Kinsearching November 2, 2008




Marleta Childs
P. O. Box 6825
LUBBOCK, TX 79493-6825

     Since genealogy and history are intertwined, the study of one family or individual can illustrate what life may have been like for other people in the same or similar circumstances during a particular era. This idea is especially true for significant events that affected a large portion of a country's population and had far-reaching effects. An excellent new work showing the intricate relationship between genealogy and history is WORTHY OF RECORD: THE CIVIL WAR AND RECONSTRUCTION DIARIES OF COLUMBUS LAFAYETTE TURNER, skillfully edited by Kenrick N. Simpson.

     Simpson's interesting preface sets up the historical context of Turner's diaries. The editor continues with fascinating facts in his introduction, which provides information on the genealogy of the Turner family whose progenitor, Adam Turner, arrived in Maryland from England in 1728. Two generations of the Turners married into the Dent family of Maryland. (Interestingly, Ulysses S. Grant's wife was Julia Dent, whose lineage can also be traced back to Maryland.) After the American Revolution, the Turners and Dents moved to Rowan County, North Carolina. Counted among their descendants is Columbus Lafayette "Lum" Turner, the well-educated author of Civil War and legislative diaries.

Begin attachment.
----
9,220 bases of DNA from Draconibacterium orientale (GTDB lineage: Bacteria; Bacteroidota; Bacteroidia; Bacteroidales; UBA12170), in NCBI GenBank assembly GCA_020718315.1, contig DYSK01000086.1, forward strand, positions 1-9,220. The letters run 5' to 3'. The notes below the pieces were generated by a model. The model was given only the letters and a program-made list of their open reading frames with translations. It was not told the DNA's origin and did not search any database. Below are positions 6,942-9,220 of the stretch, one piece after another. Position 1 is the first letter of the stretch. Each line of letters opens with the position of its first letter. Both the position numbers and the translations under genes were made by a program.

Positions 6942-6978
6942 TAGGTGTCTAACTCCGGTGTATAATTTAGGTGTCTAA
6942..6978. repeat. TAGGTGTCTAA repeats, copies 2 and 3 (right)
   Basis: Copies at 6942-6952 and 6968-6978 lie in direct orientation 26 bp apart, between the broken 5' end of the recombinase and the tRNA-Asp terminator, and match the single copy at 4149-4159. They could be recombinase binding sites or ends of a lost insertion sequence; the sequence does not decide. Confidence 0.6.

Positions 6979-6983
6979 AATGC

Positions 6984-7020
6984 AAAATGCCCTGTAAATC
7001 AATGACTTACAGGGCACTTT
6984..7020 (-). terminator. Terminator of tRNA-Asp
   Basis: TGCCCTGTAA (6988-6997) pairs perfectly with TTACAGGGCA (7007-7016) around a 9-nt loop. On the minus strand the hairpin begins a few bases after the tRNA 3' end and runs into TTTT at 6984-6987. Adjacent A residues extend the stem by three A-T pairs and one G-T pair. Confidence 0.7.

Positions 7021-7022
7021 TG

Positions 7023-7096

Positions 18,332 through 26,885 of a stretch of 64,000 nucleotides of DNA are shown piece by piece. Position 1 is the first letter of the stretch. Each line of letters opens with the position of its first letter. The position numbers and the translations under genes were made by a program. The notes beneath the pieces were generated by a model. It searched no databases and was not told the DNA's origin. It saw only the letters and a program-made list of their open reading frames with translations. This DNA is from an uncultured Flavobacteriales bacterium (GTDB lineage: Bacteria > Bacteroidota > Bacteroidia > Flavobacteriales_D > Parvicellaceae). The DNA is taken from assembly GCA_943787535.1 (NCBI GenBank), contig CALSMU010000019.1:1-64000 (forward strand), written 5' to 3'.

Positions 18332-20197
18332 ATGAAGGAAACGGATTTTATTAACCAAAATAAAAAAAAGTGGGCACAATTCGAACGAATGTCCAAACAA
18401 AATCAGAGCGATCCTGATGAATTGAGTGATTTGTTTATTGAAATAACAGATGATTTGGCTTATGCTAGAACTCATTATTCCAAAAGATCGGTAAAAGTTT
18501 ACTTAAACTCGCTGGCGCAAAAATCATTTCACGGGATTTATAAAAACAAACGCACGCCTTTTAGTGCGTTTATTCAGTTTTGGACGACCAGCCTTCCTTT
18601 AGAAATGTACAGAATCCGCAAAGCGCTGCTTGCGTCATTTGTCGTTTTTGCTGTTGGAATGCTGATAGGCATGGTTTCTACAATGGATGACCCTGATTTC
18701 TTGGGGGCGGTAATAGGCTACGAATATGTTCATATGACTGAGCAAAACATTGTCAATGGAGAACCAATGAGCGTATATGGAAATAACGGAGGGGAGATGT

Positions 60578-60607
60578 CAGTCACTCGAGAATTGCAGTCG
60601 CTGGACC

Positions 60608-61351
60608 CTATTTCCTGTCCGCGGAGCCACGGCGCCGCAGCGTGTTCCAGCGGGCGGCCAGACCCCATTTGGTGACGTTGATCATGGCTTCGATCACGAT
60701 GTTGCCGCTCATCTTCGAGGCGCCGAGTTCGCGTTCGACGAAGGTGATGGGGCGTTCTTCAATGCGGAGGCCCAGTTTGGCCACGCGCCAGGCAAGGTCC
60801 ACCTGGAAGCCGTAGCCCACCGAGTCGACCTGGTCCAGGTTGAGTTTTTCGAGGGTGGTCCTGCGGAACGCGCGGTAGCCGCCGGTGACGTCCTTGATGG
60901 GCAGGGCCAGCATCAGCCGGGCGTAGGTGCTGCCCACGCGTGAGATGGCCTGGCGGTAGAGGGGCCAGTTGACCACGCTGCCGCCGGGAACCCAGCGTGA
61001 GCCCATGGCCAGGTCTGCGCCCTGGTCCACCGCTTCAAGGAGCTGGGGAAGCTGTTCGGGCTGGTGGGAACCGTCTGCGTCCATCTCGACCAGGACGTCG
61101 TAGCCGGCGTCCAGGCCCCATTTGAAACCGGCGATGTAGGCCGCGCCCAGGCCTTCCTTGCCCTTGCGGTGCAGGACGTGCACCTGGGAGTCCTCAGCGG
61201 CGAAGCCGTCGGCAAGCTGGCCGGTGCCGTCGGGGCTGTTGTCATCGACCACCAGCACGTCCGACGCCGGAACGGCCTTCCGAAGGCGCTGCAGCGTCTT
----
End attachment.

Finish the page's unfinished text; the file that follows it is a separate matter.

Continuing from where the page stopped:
Born in Iredell County in 1842 to Wilfred and Dorcas (Tomlinson) Turner, Lum was twice captured by Union forces and confined in two Federal prisons: Fort Delaware and Johnson's Island. Unlike many other wartime chronicles written by Civil War soldiers, Turner's diary rarely depicts combat. Instead, he describes concerns common to all prisoners of war, such as food and clothing, rodents and insects, and health and medical care. He mentions, for instance, the medicinal use of ginger--a supplement found in health food stores in the twenty-first century. A literate man, he laments the lack of paper to write on and books to read. In his Civil War diary, he also records in great detail his daily activities as a prisoner, the physical layouts of the prisons, and efforts to escape.

     After the Civil War ended and he returned to civilian life, Turner took his pen in hand to maintain a diary after his election to represent Iredell County in the General Assembly for 1872-1874. Although his account covers only a brief period in early 1874, it furnishes his detailed recording of daily experiences as a legislator in Raleigh as Reconstruction was coming to a close and North Carolinians were seeking to define the direction of their state government. Among the subjects he discusses are government finances, efforts to impeach Superior Court judge Samuel W. Watts, the work of the state geologist, and mismanagement of the Insane Asylum of North Carolina and the North Carolina Institution for the Deaf, Dumb, and Blind.